—————-

    • Ryan Brister

      Thank you for your insight.

      1) This runs contrary to other things I’ve read. For example, Brian Straus’ recent story about Fulham mentions “a U.S. law forbidding domestic clubs from receiving compensation for players who move abroad.” And I’ve read other articles suggesting that U.S. clubs don’t get these solidarity payments. But I expect that you would have a bit more expertise on the matter than I do.

      2) Doughty’s parents are British citizens, and MLS’s story on the move says that allows him to join United despite his age. You raise a good point, though, that 16-17 year olds who can move to Europe are in the vast minority.

      4) Agreed; MLS is straining against its own limits on a number of fronts. The USL Pro teams some are creating are a useful work-around that might help bridge the gap that’s perceived to exist in development.

      5) I tend to agree. The NCAA, with its restrictions on training and all, may not be the best system for producing top-tier talent. And so MLS and the USSF will always have issues with it. But for the majority of athletes, especially in a sport like soccer, the opportunity to go to college on scholarship is a huge deal and highly beneficial.

      6) I have no doubts that college coaches and those further down the line are doing the best they can, and I think MLS would be wise to give more of them a shot.

      • I just want to add to two of your counterpoints on FIFA/USSF regulations.

        1) There is a law preventing USSF from enforcing training compensation, but if you want to know precisely which one it is you’ll have to ask them directly rather than speculate as most people do. Not their fault really since USSF doesn’t seem like they want people to know.

        2) A 16 or 17 year old with an EU passport can to move to a European club if additional welfare requirements are met. It has to be a top-class team and the club must make adequate living and educational arrangements. If Doughty has English parents, he’d be eligible. IMO this law is incredibly discriminatory to non-Europeans, but as Concorde points out FIFA is hardly consistent in their application of the ban.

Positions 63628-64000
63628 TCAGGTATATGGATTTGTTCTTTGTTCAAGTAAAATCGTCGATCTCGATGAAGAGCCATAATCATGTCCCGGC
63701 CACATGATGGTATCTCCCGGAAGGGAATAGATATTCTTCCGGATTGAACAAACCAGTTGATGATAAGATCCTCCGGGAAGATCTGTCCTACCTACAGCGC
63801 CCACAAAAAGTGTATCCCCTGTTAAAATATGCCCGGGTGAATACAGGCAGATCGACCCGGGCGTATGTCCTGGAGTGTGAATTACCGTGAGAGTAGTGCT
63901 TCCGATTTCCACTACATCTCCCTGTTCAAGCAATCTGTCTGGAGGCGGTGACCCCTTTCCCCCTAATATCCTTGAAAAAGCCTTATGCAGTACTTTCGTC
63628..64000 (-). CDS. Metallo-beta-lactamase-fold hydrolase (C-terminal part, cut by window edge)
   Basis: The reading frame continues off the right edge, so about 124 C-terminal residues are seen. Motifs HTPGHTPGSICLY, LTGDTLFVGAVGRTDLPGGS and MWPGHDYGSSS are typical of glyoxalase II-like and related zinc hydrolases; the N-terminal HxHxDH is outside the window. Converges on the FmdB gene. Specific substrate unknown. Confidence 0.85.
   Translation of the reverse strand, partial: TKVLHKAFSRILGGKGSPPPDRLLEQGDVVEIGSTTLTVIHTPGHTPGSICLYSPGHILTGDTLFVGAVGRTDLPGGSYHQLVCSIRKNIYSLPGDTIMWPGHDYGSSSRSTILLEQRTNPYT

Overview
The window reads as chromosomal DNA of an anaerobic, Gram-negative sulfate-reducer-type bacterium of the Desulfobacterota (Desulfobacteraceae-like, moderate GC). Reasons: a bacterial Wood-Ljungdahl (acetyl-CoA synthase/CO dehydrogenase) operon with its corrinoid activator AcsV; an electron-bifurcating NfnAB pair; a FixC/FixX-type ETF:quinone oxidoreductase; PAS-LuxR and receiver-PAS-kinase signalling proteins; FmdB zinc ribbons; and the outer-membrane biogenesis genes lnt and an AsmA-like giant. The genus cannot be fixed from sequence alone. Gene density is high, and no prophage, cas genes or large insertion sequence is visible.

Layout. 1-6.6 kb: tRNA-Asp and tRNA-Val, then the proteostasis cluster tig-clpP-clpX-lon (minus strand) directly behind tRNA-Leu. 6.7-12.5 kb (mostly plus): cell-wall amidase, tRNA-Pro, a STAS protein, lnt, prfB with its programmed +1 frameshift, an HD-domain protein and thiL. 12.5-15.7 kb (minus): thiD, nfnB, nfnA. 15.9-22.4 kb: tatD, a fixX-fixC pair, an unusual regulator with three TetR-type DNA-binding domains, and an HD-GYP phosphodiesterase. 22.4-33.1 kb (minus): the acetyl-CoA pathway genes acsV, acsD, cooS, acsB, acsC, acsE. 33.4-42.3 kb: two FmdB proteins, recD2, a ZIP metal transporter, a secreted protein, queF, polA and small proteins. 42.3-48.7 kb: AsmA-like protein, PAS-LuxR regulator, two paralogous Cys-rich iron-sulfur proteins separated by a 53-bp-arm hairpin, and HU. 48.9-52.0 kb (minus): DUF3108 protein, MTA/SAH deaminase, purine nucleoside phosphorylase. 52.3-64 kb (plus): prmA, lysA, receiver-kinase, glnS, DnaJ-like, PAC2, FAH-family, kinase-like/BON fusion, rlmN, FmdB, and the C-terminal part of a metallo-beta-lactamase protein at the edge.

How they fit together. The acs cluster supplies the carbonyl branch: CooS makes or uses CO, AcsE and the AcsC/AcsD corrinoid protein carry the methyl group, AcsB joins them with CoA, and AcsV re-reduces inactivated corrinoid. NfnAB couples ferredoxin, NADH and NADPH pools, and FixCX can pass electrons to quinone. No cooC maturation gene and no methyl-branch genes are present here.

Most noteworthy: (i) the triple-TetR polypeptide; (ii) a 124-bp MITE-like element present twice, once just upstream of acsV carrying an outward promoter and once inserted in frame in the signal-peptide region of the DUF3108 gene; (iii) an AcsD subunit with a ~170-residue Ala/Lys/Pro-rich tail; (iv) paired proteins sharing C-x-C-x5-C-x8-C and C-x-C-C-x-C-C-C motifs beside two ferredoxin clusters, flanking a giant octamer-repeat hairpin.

• Dan

    This idea that NCAA amateurism rules are keeping MLS teams from signing their academy prospects is inaccurate. It’s true, in order to maintain their status as amateurs and NCAA eligibility academy players cannot be paid. But that means paid by ANYONE, not just by MLS teams. Doughty gave up on NCAA eligibility when he signed with Man U. If he was inclined to not play in college RSL could have signed him. (If he only decided to bypass college when Man U. came calling, well that’s his decision. He probably would have left RSL regardless in that case.) There are young players in MLS who decided on a pro career instead of going the NCAA route.

    Regarding Klinsmann, while I appreciate what he’s done for the USMNT, he’s really dead wrong in this case. I don’t believe that playing in the European leagues definitively makes you a better player. Sure, the top end of La Liga, BPL, Serie A etc. are better than any domestic clubs, But you’re only going to play those top-end clubs twice a season, and can anyone really say that he rank-and-file clubs of those leagues are light years better than MLS? At least the competition in MLS is reasonably balanced. You might not get the same formidable challenge you’ll get from playing Barcelona or Bayern or Juventus, but on a week-in, week-out basis you probably get a more consistent one.